Thursday, September 18, 2008

It's Not A Housing Problem, It's A Leverage Problem: Let's Bring Back 20% Down Payments

In this Bloomberg interview, economist and former St. Louis Fed president William Poole says that the fundamental problem is not housing, but leverage, both for individual, highly-leveraged households who had too little equity in their homes, and for the highly-leveraged financial firms that purchased the highly-leveraged mortgage securities.

Poole says there's too much debt, too much leverage, not enough equity in general, and suggests phasing out (or reducing by 50%) the tax deductibility of interest payments for corporations, which encourages excessive debt for tax reasons.

Arnold Kling at EconLog agrees with Poole, and suggests that "If we go back to 20% down payments, the market will be more stable. I'm sure that in a free market we would see 20% down payments. Barney Frank is the only person I can think of who still wants to lend with little or no money down. He's welcome to do it, but I dare him to use his own money instead of ours."


At 9/19/2008 10:17 AM, Anonymous Anonymous said...

Corporations don't incur debt merely for tax reasons. It's also about not giving up ownership. Besides, the SEC's rules on private offerings are ridiculous at best, if small companies can't deduct interest they often won't be formed if they have to give up big chunks of equity to outside investors, assuming the entrepreneur can navigate the byzantine and expensive private offering rules. Raising equity is comparatively easy if you're already public, like Regulation D a limit on interest deductions serves to further privilege public corporations at the expense of private ones.

At 9/19/2008 2:03 PM, Anonymous Anonymous said...

Geez, Carpe Diem, Poole had to tell you.
You being of the persuasion for well over a year that subprime debt was contained to those non-caucasians inhabiting the other side of the Community Reinvestment track.

Required downpayments of 20% will destroy the housing market for caucasians in all metropolitan markets, as if the overvaluations dependent on fraudulent leverage didn't destroy it in the first place. Nothing like kicking the cur when it is already down.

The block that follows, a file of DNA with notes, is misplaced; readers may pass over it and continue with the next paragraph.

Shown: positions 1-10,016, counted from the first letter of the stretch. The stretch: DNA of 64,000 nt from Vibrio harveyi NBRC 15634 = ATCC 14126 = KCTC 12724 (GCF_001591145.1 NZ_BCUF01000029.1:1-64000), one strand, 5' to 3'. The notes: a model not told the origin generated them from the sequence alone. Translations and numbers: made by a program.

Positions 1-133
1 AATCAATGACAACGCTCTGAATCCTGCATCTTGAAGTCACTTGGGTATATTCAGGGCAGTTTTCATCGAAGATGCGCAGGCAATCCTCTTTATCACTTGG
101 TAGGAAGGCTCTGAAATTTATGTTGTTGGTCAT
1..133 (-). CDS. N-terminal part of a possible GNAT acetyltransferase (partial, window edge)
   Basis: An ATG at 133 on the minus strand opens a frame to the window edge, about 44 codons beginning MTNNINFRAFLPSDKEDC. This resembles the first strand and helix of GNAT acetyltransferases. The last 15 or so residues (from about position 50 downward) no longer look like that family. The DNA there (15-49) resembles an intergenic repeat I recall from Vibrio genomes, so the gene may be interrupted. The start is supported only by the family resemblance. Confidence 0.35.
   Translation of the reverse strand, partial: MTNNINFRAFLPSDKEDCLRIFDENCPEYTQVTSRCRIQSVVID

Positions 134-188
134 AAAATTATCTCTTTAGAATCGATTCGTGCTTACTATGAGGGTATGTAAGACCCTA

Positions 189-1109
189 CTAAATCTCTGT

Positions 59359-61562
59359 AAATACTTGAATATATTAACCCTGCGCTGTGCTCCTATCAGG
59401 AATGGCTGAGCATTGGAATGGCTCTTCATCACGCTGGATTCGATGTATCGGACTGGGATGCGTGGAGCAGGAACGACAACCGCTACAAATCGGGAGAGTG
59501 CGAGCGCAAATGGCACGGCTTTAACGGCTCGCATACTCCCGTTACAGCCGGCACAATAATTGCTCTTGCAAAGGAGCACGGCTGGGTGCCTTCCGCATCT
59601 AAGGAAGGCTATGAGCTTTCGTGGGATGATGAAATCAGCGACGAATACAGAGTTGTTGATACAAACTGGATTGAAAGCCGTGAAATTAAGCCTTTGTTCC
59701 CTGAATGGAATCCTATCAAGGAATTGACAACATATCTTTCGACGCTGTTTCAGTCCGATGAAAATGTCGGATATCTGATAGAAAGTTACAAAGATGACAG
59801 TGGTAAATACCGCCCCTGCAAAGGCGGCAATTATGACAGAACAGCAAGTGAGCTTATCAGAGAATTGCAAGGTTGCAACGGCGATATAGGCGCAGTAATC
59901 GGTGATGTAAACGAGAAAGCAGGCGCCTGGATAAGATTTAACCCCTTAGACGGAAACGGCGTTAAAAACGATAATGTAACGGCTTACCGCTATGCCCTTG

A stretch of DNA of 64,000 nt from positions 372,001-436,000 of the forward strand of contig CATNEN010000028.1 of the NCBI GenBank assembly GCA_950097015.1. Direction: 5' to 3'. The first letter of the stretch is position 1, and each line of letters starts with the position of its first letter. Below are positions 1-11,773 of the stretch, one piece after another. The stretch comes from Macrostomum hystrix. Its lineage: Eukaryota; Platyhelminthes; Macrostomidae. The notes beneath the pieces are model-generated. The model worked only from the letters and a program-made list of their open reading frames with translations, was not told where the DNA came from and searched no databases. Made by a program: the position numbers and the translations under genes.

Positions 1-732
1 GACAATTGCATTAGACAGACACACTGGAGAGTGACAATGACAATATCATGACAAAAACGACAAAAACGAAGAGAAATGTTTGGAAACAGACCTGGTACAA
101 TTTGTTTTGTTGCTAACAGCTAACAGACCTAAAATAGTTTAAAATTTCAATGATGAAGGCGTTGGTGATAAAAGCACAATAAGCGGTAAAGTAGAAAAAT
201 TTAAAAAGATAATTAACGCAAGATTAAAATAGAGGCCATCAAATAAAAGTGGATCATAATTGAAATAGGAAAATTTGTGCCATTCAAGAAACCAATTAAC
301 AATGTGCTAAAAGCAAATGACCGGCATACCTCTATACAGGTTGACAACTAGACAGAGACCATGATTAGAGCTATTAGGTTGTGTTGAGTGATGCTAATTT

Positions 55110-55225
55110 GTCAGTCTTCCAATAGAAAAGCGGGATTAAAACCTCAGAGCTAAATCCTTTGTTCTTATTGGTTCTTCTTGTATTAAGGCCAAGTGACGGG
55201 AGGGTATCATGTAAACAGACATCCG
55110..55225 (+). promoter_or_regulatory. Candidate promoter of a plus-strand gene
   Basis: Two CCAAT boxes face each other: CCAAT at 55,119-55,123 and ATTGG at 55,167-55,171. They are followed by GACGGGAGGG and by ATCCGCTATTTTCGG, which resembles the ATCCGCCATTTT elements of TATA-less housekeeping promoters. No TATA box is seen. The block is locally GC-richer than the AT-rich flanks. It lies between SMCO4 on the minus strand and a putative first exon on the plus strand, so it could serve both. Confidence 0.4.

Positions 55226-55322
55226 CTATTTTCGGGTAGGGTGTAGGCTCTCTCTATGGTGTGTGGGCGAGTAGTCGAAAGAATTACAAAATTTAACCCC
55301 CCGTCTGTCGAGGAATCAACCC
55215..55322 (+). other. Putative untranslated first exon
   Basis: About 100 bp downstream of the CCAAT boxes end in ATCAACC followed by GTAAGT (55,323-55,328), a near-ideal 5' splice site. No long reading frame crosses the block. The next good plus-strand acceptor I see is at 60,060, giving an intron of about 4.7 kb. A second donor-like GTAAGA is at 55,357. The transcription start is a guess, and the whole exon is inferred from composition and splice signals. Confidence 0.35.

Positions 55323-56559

Per capita (GAAP) debt of $549,000.00.

Another example of myopic Friedmanite's inability to see beyond their nostrils.

At 9/19/2008 2:55 PM, Anonymous Anonymous said...

A Friedmanite wouldn't have incurred that government debt in the first place, nor would he have passed CRA or bailed out any Wall Street firm no matter how much they whined.

At 9/19/2008 9:35 PM, Anonymous qT said...

These problems are very complex. Why do we continue to look for someone to blame?

Isn't it more important to determine how to address the present problems and determine the public policies to ensure that systemic failures do not happen going forward?

It's like deciding that the electrical grid should be blamed and villified due to the damage of Hurricane Ike. Hurricanes happen and damage occurs. The more pressing question is how to get the grid up and running.

Isn't it time we stopped blaming deregulation, CEOs, investment bankers, homeowners, Democrats, GOP, Adam Smith, etc. and got on with solving the problem?

At 9/19/2008 10:16 PM, Anonymous Anonymous said...

Hey Mark I thought the Subprime issue was a non-issue. What happened to the Goldilocks economy?

At 9/20/2008 5:30 AM, Blogger juandos said...

Well as usual anon @ 2:03 PM gets it wrong again: "Per capita (GAAP) debt of $549,000.00"...

The very same Hodges page shows us that the massive debt incurred by each citizen is due to entitlements some liberals seem to think is necessary...

Thomas Sowell: The 'working poor' scam pushes an agenda of more entitlements

Taxpayers' bill leaps by trillions

The Trillion-Dollar Bank Shakedown That Bodes Ill for Cities


Post a Comment

<< Home